Here is the post I’ve been dreading. The pitching prospects in the system just aren’t exciting. We all know there isn’t an elite arm down there, but there isn’t even a pitcher that started 10 games that maintained a strikeout rate of at least one per inning (unless you want to include 12 starts for SIXTEEN year old Carlos Rodriguez in the Dominican Summer League). No pitcher in the system where you just can’t wait to check the box score. So yeah, I’ve been dreading to write this because the organization’s pitching is just so darn boring.

Without further adieu, our Top Pitching Prospects:

We have yet to see why most prospect rankings had Dillon Maples as the top Cubs pitching prospect to begin the season. Injury has caused a very slow start to the 20 year old’s career. Have to hope 2013 is a year we can see what he’s all about.

A couple years back, Trey McNutt was neck and neck with Chris Archer as best pitching prospect in the Cubs system. I preferred McNutt because he had a lower walk rate. But he hasn’t been the same pitcher that last two seasons, with his K/9 dropping from 10.2 in 2010, to 6.2 and 6.3 in 2011 and 2012. He was moved to the bullpen after 17 starts this year, and while his K rate went back up to just under one per inning, his walks were high with 14 in 28 innings. He’s a reliever at best and may see Wrigley next year.

Dae-Eun Rhee was a personal favorite of mine heading into the year. But like most other Cub pitchers, his K rate saw a significant drop once he hit AA. He might be another one of the 6th starter types the Cubs are filled with these days.

The biggest bust of the year may belong to Gerardo Concepcion, depending on what you thought of him. Some saw the $6 million price tag and thought the high dollars meant a high quality pitcher. It doesn’t look that way. I’ve heard a few excuses, like the Cubs were holding back on his secondary stuff so he can work on his mediocre fastball, but that doesn’t seem very believable to me. I don’t expect him to ever see the majors, but, he’s only 2o years old, he’s left handed, and has the skills. He just needs to learn how to pitch.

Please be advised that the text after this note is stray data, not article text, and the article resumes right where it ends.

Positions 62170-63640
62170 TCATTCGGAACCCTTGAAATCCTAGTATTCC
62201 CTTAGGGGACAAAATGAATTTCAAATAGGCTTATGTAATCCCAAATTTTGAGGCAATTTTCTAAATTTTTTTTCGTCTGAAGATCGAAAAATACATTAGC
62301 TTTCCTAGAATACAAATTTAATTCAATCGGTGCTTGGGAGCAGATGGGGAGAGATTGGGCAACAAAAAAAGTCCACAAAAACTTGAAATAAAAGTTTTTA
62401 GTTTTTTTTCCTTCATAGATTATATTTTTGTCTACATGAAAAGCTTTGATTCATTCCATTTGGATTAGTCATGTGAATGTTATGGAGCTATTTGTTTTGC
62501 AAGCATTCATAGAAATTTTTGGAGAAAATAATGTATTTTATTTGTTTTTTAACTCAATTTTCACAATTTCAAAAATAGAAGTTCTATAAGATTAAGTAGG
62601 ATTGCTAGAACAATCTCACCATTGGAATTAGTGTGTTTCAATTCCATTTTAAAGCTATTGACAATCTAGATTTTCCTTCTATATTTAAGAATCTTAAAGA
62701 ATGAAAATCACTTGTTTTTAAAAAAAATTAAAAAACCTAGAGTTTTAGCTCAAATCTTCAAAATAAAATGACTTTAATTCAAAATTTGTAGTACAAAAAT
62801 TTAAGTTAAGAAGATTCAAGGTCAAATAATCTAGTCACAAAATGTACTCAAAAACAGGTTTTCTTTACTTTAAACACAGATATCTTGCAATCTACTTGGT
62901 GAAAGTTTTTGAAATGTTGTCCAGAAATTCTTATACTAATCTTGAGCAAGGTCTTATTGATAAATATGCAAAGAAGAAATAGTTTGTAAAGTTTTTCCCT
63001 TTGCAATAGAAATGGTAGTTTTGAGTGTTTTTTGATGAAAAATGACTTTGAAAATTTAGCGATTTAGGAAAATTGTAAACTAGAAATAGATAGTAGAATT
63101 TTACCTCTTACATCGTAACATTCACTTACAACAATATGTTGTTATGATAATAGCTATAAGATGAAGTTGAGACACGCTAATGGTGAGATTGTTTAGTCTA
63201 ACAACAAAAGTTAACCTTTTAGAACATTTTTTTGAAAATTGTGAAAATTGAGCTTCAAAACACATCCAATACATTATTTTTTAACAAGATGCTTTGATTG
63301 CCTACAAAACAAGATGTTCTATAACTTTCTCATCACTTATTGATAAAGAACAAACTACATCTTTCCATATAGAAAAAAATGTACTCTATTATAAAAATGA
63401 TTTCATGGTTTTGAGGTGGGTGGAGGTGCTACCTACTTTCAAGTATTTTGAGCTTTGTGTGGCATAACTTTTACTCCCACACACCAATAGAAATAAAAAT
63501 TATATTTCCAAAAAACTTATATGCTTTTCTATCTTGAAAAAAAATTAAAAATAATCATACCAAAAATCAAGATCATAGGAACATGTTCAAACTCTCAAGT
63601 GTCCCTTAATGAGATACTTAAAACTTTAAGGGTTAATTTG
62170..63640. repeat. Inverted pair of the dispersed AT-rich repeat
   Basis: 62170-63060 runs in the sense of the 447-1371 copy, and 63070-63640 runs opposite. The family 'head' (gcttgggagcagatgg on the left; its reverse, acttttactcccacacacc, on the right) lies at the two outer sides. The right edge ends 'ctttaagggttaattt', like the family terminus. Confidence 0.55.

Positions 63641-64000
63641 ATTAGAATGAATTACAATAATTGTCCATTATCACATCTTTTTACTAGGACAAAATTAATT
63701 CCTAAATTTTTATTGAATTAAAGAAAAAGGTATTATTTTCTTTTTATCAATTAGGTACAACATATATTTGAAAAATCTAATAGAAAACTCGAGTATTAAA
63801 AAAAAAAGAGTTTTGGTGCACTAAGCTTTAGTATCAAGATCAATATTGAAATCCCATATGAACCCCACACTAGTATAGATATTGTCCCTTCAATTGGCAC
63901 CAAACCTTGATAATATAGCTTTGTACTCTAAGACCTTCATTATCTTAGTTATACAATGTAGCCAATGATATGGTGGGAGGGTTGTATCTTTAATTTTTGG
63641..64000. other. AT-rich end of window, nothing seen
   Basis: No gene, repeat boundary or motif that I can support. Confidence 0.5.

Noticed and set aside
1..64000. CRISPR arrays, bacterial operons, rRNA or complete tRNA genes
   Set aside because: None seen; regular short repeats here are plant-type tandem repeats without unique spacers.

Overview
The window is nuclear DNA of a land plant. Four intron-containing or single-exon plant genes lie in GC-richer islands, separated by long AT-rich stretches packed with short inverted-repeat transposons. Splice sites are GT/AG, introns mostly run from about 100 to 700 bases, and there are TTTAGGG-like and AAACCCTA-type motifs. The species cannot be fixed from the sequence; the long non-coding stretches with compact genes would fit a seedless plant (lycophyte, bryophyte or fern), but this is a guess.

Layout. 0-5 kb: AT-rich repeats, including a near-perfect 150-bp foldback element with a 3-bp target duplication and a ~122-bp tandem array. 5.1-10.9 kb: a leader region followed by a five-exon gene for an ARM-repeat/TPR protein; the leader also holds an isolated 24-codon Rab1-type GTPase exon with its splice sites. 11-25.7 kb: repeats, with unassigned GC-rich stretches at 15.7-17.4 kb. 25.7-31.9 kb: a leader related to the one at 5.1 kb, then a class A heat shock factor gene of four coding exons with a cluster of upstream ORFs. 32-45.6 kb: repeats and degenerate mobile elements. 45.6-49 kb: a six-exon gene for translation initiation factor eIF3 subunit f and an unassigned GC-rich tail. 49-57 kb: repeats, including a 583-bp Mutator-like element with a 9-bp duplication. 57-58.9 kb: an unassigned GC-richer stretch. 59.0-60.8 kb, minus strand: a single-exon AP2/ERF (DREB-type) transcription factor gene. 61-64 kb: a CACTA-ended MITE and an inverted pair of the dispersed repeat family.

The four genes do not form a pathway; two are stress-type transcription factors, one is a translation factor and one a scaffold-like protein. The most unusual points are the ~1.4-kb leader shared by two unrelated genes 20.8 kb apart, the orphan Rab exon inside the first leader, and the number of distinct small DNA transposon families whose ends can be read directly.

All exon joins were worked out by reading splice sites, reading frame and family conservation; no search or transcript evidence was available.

Rafael Dolis has an average fastball of 95. I think that’s the only thing good I can say about what I’ve seen from him. He walks too many and doesn’t strike out enough. I thought he was closer material, but he just doesn’t appear to have the stuff.

I bought into some of what I read on Zach Cates. He came over with Anthony Rizzo from the Padres as a throw-in lottery ticket. It didn’t pay off in 2012, but there is plenty of time. He’s a converted position player, so he doesn’t have much time on the mound, but he regressed from a solid 2011.

So nothing to get excited about so far, but alas, I bring you some hope from Hendry holdover Ben Wells. He’s not an ace, but I think he’s got the best chance of any pre-Theo/Jed pitcher to make an impact. He was one of the youngest players in the Midwest League and demonstrated good control before being shut down with an injury for nearly three months. Delays his progress and I’m guessing would start 2013 in the Midwest League again.

In conclusion, not a single one had an impressive year. There were a few pitchers in the system that weren’t in our Top 20 that had good years; like Alberto Cabrera, who will probably be a fixture in the bullpen, and Nick Struck, who put together a second good year, and Michael Jensen and Erik Jokisch and Starlin Peralta, but they are the same as the group above. Boring.

The silver lining? It can only get better in 2013.

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